What is Organizational Leadership?

Organizational leadership is a term increasingly heard in business board meetings and college classrooms alike. Although organizational leaders don’t need college degrees, there are degree programs in the discipline. CEOs look for managers with the capability of leading their corporations or organizations through periods of change and adjustment. What is this concept and why is it so important today?

Definition of the Term

Organizational leadership is, by definition, the art of managing a company to give it direction. The art, or science of such management involves an understanding of members of the organization and its goals with the aim of helping those members adopt the goals as their own. This type of leadership has two areas of focus: what is best for the employee and what is best for the organization.

Four Components of Organizational Leadership

There are four basic components, according to TDK Technology. The first is the worldview of the leader and of others involved. This includes identity, political and religious attitudes and beliefs and values. Leadership involves reconciling all the different world views. Another component is each individual’s strength. This attribute has been defined as having a 95 percent success rate at any task. This is not the same as ability. Strength involves being content to perform the same task successfully again and again. It is a combination of talent, knowledge and skills. Successful leaders know they must capitalize on strengths and manage through, or around, deficits.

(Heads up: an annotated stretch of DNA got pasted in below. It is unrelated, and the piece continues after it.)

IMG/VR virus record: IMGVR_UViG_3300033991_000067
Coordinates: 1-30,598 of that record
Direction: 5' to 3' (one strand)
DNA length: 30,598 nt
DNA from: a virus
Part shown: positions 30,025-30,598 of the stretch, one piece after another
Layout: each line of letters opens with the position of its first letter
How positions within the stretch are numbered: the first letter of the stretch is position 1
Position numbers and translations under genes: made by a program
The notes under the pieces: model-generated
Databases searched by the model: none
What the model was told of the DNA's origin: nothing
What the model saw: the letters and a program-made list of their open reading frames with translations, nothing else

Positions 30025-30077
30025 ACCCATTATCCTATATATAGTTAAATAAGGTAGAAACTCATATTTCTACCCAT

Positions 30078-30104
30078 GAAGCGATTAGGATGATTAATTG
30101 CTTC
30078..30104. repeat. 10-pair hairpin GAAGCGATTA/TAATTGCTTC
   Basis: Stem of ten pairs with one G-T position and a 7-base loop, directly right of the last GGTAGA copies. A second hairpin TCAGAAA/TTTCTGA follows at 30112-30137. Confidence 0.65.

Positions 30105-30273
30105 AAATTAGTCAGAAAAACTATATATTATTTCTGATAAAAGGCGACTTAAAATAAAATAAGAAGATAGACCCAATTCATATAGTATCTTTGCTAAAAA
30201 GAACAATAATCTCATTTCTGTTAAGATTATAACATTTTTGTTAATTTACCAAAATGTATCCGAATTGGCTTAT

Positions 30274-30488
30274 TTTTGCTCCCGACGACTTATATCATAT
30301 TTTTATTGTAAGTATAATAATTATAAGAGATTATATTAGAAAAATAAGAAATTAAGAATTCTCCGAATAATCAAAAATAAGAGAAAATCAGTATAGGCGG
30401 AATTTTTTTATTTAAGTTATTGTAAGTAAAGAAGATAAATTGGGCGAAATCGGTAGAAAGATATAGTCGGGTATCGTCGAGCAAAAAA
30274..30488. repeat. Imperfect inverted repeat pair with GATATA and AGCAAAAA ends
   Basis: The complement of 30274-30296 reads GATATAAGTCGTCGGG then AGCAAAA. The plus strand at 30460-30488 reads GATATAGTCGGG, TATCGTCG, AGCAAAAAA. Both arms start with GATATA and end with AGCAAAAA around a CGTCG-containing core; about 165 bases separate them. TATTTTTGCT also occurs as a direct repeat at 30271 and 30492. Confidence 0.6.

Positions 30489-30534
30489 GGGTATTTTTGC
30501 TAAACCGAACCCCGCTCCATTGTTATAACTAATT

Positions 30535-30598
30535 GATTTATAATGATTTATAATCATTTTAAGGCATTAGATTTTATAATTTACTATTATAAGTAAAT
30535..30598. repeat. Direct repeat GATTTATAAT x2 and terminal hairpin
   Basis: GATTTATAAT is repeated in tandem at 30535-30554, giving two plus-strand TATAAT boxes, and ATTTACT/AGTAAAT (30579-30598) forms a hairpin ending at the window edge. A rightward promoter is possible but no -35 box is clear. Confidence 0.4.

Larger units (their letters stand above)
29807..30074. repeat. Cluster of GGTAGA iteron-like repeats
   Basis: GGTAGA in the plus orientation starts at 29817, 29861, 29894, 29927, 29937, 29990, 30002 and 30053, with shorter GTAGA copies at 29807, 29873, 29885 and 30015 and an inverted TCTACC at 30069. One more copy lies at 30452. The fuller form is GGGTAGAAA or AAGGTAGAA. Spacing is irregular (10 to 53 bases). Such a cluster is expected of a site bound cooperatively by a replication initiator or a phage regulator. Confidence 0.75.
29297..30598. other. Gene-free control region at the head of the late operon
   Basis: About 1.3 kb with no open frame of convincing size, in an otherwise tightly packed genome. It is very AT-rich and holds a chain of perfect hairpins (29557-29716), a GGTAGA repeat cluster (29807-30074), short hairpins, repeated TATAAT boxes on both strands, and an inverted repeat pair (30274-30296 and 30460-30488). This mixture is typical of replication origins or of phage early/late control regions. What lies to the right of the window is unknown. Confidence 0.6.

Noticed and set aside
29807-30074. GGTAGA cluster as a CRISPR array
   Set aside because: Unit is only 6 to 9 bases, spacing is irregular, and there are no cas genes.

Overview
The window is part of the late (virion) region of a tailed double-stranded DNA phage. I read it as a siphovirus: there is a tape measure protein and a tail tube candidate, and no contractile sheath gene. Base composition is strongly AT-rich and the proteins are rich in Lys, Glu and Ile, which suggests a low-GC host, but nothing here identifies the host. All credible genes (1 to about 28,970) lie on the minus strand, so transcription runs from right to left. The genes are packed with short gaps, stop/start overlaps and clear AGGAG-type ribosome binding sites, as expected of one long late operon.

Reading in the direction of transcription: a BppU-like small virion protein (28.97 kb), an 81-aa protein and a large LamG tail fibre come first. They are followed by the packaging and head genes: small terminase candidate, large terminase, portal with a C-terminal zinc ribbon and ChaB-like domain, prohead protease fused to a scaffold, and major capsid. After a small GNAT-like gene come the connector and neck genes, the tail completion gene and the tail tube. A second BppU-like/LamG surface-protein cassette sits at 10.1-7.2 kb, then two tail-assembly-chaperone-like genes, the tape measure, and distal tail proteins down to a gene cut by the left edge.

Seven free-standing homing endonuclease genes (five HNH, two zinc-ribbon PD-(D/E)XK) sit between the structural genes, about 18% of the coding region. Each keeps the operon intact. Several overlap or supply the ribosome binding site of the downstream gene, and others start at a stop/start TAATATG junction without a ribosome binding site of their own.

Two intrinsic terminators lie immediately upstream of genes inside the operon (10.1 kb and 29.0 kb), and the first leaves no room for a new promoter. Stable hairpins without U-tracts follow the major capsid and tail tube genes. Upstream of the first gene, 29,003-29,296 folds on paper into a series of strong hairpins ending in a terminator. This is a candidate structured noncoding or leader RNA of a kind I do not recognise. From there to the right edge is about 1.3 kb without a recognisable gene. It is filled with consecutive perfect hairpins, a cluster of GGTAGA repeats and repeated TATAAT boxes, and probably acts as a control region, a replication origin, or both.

Ethics is another component of organizational leadership. This concept involves balancing the truth and loyalty to an organization. Ethically sound people must be impartial, but present in each issue. The fourth component is communication. The successful leader understands the values, assumptions, expectations and beliefs of the people whom he leads. He actively listens to their concerns and ideas using these values and expectations as filters.

Where and How Used

This style of leadership is utilized principally in corporate environments. It is ideal for breaking through the bureaucracy of office politics and the rigidity of already-established goals. It is ideal for HR departments, events planning, banking, restaurant management or in any business that employs a number of people.

It is generally most valuable to an organization in times of flux or transition. An article in Forbes Magazine says that the leadership is vital to businesses in these times because they usually fall short of their goals through lack of resources, differences in priorities, the need to learn new technologies and fear and fatigue in management. At those times, the ability of a leader to unite and reinvigorate staff to support the common good is invaluable.

Related Resource: Top 10 Best Value Bachelor’s in Organizational Leadership Degrees Online

Become an Organizational Leader

There are principles and tenets of this style of leadership that can be applied to different situations and settings. Because of this, many universities and colleges offer degree programs and certificates in the discipline. Courses in the curriculum concentrate on business, management, psychology and communication among others.

The good thing about this leadership, however, is that it can come from any level of an organization- the top, middle or bottom. A degree is not necessary. People can get the training they need through workshops, seminars or even online programs. Employers sometimes seek new corporate employees who have specific talents and skills. People with training in organizational leadership have an edge in seeking employment in business or in other organizations.